Hawaii’s only milk processor has convinced a regulatory board to relax a price floor for locally produced milk to help the company compete with mainland imports. But one dairy producer is afraid that the decision will put him out of business.

The state Board of Agriculture voted Monday to amend the state’s Milk Act to allow dairies to petition the board to waive the minimum price for selling their milk to distributors. And if they choose not to, they may not have a buyer for their product.

There are only two dairies currently operating in Hawaii, where an estimated 90 percent of food is imported. The Milk Act, which regulates the price of milk and how much is produced, was passed in 1967 back when all milk consumed in Hawaii was produced locally and fierce competition among dozens of dairies in the state sparked calls for a price floor. For milk processed on the Big Island where both dairies are located, that’s $3.06 per gallon.


Dairy cows graze in a field.

U.S. Department of Agriculture

Since then, Hawaii’s milk industry has shrunk considerably and only one distributor remains: Meadow Gold Dairies, which has been distributing milk in Hawaii since 1897.

Two weeks ago, Hawaii Board of Agriculture Chairman Scott Enright met with officials from Meadow Gold who said the company would no longer be able to buy milk from Hawaii’s two remaining dairies if prices didn’t become more competitive with imports.

In response, Enright called a board meeting to amend the rules. The board had considered waiving the minimum milk price since last February, but the issue became urgent with milk prices in California expected to drop considerably in January, Enright said.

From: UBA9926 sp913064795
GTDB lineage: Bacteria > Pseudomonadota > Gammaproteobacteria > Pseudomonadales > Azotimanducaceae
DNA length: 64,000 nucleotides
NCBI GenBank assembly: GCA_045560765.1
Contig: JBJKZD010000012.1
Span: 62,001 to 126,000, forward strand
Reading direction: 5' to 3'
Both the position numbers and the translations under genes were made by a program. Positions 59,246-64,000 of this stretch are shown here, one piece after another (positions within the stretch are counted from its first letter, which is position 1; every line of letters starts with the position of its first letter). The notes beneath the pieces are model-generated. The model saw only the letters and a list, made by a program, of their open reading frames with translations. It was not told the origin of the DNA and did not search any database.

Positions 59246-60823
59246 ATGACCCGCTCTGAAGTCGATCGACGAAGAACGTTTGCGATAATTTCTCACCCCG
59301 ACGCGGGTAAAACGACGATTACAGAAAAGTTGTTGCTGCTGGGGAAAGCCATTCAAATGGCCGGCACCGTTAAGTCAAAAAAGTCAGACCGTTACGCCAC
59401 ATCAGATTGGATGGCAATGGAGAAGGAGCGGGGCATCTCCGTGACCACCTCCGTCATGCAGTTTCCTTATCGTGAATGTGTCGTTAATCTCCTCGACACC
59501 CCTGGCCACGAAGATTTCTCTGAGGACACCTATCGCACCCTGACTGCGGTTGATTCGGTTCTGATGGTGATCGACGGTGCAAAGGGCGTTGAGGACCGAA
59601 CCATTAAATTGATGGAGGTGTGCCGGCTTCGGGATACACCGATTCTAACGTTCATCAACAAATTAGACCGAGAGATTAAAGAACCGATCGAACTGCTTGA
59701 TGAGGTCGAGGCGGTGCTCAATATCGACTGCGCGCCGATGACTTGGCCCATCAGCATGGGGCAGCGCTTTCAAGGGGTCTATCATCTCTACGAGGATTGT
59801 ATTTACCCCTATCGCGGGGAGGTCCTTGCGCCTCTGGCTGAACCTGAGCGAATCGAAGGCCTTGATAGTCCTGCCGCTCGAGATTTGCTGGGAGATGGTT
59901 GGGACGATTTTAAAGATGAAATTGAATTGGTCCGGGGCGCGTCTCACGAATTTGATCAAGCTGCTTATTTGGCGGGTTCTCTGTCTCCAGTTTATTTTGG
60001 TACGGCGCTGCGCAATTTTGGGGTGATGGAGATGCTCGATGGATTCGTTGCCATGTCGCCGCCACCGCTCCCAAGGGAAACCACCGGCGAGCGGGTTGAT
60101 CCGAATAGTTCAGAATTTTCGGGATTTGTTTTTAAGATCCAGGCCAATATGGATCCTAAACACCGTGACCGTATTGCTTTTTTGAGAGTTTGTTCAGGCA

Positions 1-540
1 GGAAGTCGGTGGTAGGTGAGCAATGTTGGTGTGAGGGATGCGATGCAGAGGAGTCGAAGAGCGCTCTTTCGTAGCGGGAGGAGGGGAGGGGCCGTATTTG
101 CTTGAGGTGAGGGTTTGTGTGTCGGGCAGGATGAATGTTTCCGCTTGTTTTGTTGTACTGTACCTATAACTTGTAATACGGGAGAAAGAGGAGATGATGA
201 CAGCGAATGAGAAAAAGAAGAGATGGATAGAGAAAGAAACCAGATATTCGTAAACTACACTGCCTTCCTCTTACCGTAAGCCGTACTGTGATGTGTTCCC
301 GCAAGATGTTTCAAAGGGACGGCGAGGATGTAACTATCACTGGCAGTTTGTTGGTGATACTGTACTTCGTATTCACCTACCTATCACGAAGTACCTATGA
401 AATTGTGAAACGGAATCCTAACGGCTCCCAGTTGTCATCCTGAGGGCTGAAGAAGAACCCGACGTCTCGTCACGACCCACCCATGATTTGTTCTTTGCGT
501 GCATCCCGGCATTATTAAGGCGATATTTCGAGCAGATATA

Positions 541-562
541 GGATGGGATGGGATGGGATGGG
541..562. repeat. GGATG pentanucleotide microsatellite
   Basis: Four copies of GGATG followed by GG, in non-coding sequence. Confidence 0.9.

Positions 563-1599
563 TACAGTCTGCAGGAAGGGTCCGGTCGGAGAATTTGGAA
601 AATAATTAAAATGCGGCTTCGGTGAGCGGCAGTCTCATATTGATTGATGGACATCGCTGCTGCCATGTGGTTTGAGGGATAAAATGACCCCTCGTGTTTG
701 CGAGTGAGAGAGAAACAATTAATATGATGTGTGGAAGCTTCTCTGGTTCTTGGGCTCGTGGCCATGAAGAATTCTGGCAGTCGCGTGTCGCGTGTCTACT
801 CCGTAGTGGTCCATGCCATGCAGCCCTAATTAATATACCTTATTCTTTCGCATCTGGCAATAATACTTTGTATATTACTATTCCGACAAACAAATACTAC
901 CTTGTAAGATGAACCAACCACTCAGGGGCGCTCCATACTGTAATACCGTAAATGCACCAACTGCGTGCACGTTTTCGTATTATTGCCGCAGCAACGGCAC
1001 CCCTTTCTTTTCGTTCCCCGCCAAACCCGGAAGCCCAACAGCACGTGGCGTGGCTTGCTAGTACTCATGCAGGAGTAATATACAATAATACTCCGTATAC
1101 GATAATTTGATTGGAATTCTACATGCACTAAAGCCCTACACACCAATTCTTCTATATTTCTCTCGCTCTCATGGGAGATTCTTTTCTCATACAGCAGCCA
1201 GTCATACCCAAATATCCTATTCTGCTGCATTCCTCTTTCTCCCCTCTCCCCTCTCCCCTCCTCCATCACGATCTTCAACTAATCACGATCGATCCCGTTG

Enright noted that the company had changed ownership several times and is now owned by Dean Foods. The international food and beverage company is the largest processor and distributor of milk nationwide and brought in more than $9 billion in net sales last year.

“If there’s no buyer for your milk, I get nothing. And nothing is unacceptable.” — Brad Duff, Big Island Dairy

“They’re all about the bottom line,” Enright said. “It’s not the company that people, especially people my age, remember.”

Gov. David Ige signed off on the change Monday afternoon. On Tuesday, the Board of Agriculture approved a petition from Big Island Dairy asking to the board to waive the minimum price requirement.

Brad Duff, general manager at Big Island Dairy, said that he would like the company to keep receiving the same amount of money for his product, but understands that with imports, there’s global competition.

Duff said the waiver would allow Meadow Gold to pay the same price for milk as in California, plus the cost of transportation.

That means less income for Big Island Dairy, but Duff said the alternative is worse.

“If there’s no buyer for your milk, I get nothing,” he said. “And nothing is unacceptable.”

“This will lead to basically my elimination.” — Ed Boteilho, Cloverleaf Dairy